WORST THING Lack of seating and seats with armrests mean lots of people sleeping or sprawling on terminal floors.
WHAT'S NEXT Dubai International's Strategic Plan 2020 has seen upgrades and expansions at the current facility, including a recent runway rebuild. Plans for expanding the second airport, Al Maktoum, which opened in 2013, would have seen it become the home of Emirates, with capacity for 120 million passengers annually. The plans for Al Maktoum have been delayed.
HONG KONG INTERNATIONAL, HONG KONG
PASSENGERS 74.7 million a year
WHO FLIES THERE Direct from Australia: Qantas, Hong Kong Airlines, Virgin Australia, Cathay Pacific. Others include: Singapore Airlines, Bangkok Airways, Emirates and Etihad.
BEST THING It's perhaps Changi's nearest competitor for stuff to do, with beautiful architecture, activity zones, serious food offerings, excellent lounges and an IMAX theatre. The Cathay Pacific Business Lounge is terrific.
WORST THING Limited hours of food service, despite winning awards in this space. The airport authority is in the process of putting into place contracts that ensure its operators open 24 hours.
WHAT'S NEXT The 20-year-old facility is undergoing an estimated $25 billion expansion that will include aT1 Annex, which is due this year and designed to include extended retail, a rooftop garden, plus a 28-metre-high bridge-cum-observation-deck under which planes will pass.
SUVARNABHUMI AIRPORT, BANGKOK
PASSENGERS 60 million a year
WHO FLIES THERE Direct from Australia: Thai Airways, Emirates, Qantas and Jetstar; plus 34 others.
BEST THING What Suvarnabhumi (it's pronounced "su-wan-na-poom") lacks in personality, it makes up for in navigability. It's huge and all under one roof, but it has 107 moving walkways, 102 elevators and 83 escalators to help you along.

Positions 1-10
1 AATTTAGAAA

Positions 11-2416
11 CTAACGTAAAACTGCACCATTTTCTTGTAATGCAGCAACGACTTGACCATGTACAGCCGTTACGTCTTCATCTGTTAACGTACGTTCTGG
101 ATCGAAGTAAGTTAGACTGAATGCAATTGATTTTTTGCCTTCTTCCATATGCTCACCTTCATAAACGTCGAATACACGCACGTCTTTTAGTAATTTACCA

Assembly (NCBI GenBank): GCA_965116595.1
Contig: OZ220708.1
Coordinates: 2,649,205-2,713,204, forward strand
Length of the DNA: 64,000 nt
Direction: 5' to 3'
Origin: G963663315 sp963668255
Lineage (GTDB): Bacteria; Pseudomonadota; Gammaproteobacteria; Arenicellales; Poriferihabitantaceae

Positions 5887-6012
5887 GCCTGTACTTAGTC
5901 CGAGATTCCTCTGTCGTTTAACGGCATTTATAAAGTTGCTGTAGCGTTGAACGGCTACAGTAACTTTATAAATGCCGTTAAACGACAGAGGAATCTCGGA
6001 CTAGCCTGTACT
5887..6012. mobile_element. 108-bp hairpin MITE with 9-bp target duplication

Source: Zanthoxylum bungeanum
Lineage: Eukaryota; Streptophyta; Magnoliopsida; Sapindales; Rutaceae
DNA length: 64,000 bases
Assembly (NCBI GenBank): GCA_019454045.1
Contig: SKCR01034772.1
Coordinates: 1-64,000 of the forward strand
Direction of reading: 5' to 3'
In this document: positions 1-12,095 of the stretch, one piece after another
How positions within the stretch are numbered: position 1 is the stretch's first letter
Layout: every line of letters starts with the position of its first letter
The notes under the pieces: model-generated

WORST THING Terrible and limited food and duty-free offerings. Controversially, one company, King Power, has a monopoly on what's on offer at Suvarnabhumi. That licence is up for tender in 2020.
WHAT'S NEXT Opened in 2006, the facility is already over capacity and it was built to cater for 45 million passengers a year. Expansions to be completed in 2020 will help capacity meet reality. Further development phases running up to 2030 aim to cater for 150 million passengers.
NEW TOM BRADLEY INTERNATIONAL TERMINAL, LOS ANGELES, US
PASSENGERS 87 million a year through LAX overall.
WHO FLIES THERE Direct from Australia: Qantas, Virgin Australia, United Airlines, Delta Air Lines, American Airlines; plus 41 others.
BEST THING This airport is massively committed to improvement and its food is notable. Los Angeles has become a serious foodie city and the airport authority set out to ensure Tom Bradley reflects that.
WORST THING The traffic. An estimated 50 per cent of passengers access or leave the airport by car. The new Automated People Mover – an elevated transit system that connects the LA Metro with the airport – is aimed at alleviating congestion.
WHAT'S NEXT Los Angeles World Airports is in the midst of a massive $20 billion renovation and major infrastructure development, projected to last until the end of 2023. See flylax.com
PERTH AIRPORT, WESTERN AUSTRALIA
PASSENGERS 4.3 million international, 9.3 million domestic a year
WHO FLIES THERE Qantas, Tigerair, Virgin Australia, Jetstar, Singapore Airlines, Malaysia Airlines, Emirates, Air New Zealand, Scoot, Garuda Indonesia, Air Asia X, Thai Airways, Cathay Pacific, China Southern, British Airways.
BEST THING Proximity to Bali (three hours, 40 minutes), Malaysia (five hours, 30 minutes) and other Asian destinations. Since March 2018, Perth is also the start and finish point for non-stop Qantas flights from Australia to Britain, a game changer for the airport and Australian travellers.
WORST THING Qantas has created some fabulous facilities for its QF9 passengers, but the rest of the airport leaves a lot to be desired.
WHAT'S NEXT A $2.5 billion expansion program includes a much larger and sophisticated International Terminal (T1), another runway, additional taxiways and gates for wide-bodied aircraft, plus a new Qantas facility. The expansion should be complete by 2027. See perthairport.com.au
See also: The world's best airports for 2019 named